Date

Thu - 23.11.2017


The Daily

After three years as chief digital officer at News Corporation, Chris Miller has announced his departure from the company, effective as of next month. Miller seems to be parting on good terms and will, according to a News Corp. press release, continue to work “as an outside advisor [to the company] on digital issues through fall 2013.”

Having been drafted into the company in 2009 to reinvigorate News Corp.’s diverse (and struggling) digital assets, a key part of Miller’s role was making digital a priority across the company’s numerous news divisions. During his tenure, Miller oversaw the introduction of a paywall at the Times of London and the Wall Street Journal and was a leading force behind the initiative to incorporate the use of video in News Corp.’s traditional news publications. As a result, reporters at the WSJ are now trained in using video functions on their smartphones.

Author

Amy Hadfield

Date

2012-08-24 13:27

After only five issues as a paid-for app, The Huffington Post’s tablet magazine Huffington will now be completely free to download.

The magazine was welcomed into the world with a rooftop party at the Gramercy Park Hotel in New York and presented as a premium content product; a single issue was priced at 99 cents and consumers could buy monthly and annual subscriptions for $1.99 and $19.99 respectively. Speaking to reporters after the magazine’s launch, Executive Editor Tim O’Brien explained the decision to charge for access to content, saying: "We feel it's a premium product and it deserves to carry a price with it in order to access all the value we're giving people."

Author

Amy Hadfield

Date

2012-08-03 16:11

The Daily, Rupert Murdoch’s first attempt at producing a digital-only newspaper, has announced that almost a third of its present employees are to be “released.” Rumours of its imminent demise have dogged the title since it was reportedly placed ‘on watch’ in July.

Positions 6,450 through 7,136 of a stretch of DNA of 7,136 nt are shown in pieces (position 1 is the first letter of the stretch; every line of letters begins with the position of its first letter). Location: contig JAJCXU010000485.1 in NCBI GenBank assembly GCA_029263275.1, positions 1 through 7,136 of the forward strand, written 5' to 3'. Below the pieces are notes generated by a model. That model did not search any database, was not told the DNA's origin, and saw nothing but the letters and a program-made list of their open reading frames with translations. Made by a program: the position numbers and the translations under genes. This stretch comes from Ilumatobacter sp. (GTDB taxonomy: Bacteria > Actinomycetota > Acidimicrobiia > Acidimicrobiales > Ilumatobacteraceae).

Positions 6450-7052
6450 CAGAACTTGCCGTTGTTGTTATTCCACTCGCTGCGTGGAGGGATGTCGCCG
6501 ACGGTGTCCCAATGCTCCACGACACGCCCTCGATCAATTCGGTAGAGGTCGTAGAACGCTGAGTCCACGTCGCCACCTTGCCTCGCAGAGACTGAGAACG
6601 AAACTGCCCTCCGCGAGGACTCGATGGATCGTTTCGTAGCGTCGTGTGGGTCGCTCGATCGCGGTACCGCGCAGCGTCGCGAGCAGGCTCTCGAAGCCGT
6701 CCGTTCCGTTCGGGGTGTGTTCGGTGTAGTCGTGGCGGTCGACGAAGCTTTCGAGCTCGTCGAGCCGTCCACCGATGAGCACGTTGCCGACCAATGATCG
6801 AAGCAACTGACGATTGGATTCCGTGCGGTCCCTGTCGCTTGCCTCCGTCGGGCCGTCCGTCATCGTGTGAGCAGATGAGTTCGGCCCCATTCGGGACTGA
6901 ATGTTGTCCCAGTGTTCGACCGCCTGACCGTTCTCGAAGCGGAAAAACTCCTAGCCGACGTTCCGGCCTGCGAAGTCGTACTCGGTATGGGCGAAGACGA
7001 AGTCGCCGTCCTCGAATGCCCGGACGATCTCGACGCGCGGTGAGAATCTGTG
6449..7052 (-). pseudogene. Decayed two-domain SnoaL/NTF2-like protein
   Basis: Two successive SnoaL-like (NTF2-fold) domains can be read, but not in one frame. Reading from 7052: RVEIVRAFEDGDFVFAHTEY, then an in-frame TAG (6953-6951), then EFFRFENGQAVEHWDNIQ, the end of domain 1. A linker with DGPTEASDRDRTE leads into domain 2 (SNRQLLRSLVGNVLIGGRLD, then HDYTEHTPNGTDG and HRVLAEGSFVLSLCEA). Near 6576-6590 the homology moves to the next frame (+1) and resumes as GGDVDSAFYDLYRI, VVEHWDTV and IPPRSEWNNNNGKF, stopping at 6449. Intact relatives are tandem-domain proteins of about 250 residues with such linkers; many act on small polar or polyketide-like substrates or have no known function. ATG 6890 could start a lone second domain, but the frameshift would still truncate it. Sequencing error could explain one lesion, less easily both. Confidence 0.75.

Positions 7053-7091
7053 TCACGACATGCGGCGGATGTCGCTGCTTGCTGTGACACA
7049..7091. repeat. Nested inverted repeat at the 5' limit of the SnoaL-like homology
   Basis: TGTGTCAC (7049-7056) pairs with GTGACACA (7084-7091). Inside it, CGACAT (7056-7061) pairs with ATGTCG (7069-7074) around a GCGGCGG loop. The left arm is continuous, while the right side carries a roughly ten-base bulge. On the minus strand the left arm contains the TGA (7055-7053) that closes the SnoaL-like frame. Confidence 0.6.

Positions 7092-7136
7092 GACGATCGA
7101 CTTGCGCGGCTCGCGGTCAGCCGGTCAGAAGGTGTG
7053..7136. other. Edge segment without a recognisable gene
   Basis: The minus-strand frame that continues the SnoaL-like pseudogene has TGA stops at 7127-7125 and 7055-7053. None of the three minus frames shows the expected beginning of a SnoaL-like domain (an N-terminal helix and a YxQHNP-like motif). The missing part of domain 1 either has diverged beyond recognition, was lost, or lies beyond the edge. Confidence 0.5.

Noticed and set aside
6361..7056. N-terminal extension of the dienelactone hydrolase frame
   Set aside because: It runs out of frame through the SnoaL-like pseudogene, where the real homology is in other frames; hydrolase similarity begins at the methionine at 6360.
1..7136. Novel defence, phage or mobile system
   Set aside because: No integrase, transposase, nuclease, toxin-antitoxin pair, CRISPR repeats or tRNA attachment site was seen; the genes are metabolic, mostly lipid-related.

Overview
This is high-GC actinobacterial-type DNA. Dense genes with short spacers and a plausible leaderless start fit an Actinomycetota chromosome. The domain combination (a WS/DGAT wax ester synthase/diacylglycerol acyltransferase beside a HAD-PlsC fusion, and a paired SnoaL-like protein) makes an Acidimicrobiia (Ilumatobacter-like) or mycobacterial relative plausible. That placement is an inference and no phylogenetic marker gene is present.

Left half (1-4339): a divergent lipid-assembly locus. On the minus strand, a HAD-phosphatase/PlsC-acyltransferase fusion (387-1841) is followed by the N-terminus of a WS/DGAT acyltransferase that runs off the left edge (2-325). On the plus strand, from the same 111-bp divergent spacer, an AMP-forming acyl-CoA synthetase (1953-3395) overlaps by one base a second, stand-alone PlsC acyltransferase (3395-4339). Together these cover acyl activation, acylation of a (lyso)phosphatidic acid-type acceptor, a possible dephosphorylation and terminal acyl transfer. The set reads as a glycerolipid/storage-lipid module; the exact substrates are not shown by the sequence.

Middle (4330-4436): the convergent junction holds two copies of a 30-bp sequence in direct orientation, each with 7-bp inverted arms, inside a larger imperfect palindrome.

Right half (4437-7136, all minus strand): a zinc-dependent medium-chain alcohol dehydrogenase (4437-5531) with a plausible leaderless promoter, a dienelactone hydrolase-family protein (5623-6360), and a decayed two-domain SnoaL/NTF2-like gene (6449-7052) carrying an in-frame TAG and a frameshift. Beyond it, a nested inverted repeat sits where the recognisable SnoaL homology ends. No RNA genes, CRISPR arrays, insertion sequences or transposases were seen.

Of the 170 members of staff employed at The Daily, 50 will lose their jobs. The Sports and Opinion sections, which suffered from light traffic levels, will be particularly hit by the cuts as executives aim to reduce expenditure in underperforming departments. A memo sent to employees by Editor-in-Chief Jesse Angelo explained: “Sports reporting will now be provided by content partners, like Fox Sports […] The Daily will no longer have a standalone Opinion section. Opinion pieces and editorials will appear in the news pages, clearly marked, from time to time as appropriate.” Further efficiency measures include “locking the app in portrait mode,” meaning that digital pages will only be available in vertical layout, with no horizontal formatting option.

Author

Amy Hadfield

Date

2012-08-01 14:10

It was supposed to herald the start of a digital publishing revolution. Instead Rupert Murdoch’s The Daily, the world’s first digital newspaper designed exclusively for the iPad, is rumoured to be facing closure.

In an article for the New York Observer on the effects of News Corp’s recent cuts, Kat Stoeffel reports on rumours that the digital publication has been put “on watch” and will discover its fate after the US presidential elections on November 6th.

Although as yet unconfirmed, if proven to be true the news is unlikely to come as much of a surprise to those who have been closely following the digital title’s fortunes. The Daily launched on a wave of optimism at the beginning of February last year, introduced by Murdoch himself as the company’s answer to the changing world of journalism: “New times demand new journalism… and a new service edited and designed specifically for new devices. Our challenge is to take the best of traditional journalism…and combine it with the best of contemporary technology.”

Author

Amy Hadfield

Date

2012-07-12 15:54

The Daily celebrates its first birthday today. When News Corp launched its tablet-only daily news publication on February 2, 2011, many in the industry had high hopes.

"News Corp. is redefining the news experience with The Daily. We think it is terrific and iPad users are really going to embrace it," said Steve Jobs, Apple's late CEO, at the time.

One year on, Josh Sternberg at Digiday has published an article about how The Daily has faired so far. At first, the answer seems to be that The Daily's first year has been bumpier than expected.

"There's been no shortage of critics of The Daily," writes Sternberg, "It's too expensive. It lacks a voice. The technology, at least initially, was wonky. It had several staff shakeups. And most of all, it hasn't proven itself a viable as a standalone business."

Rupert Murdoch said last February that The Daily needed 500,000 subscribers to make it 'viable'. It currently has a fraction of that: 100,000 paid subscribers and 250,000 monthly readers, according to Sternberg's article.

Author

Hannah Vinter

Date

2012-02-02 13:12

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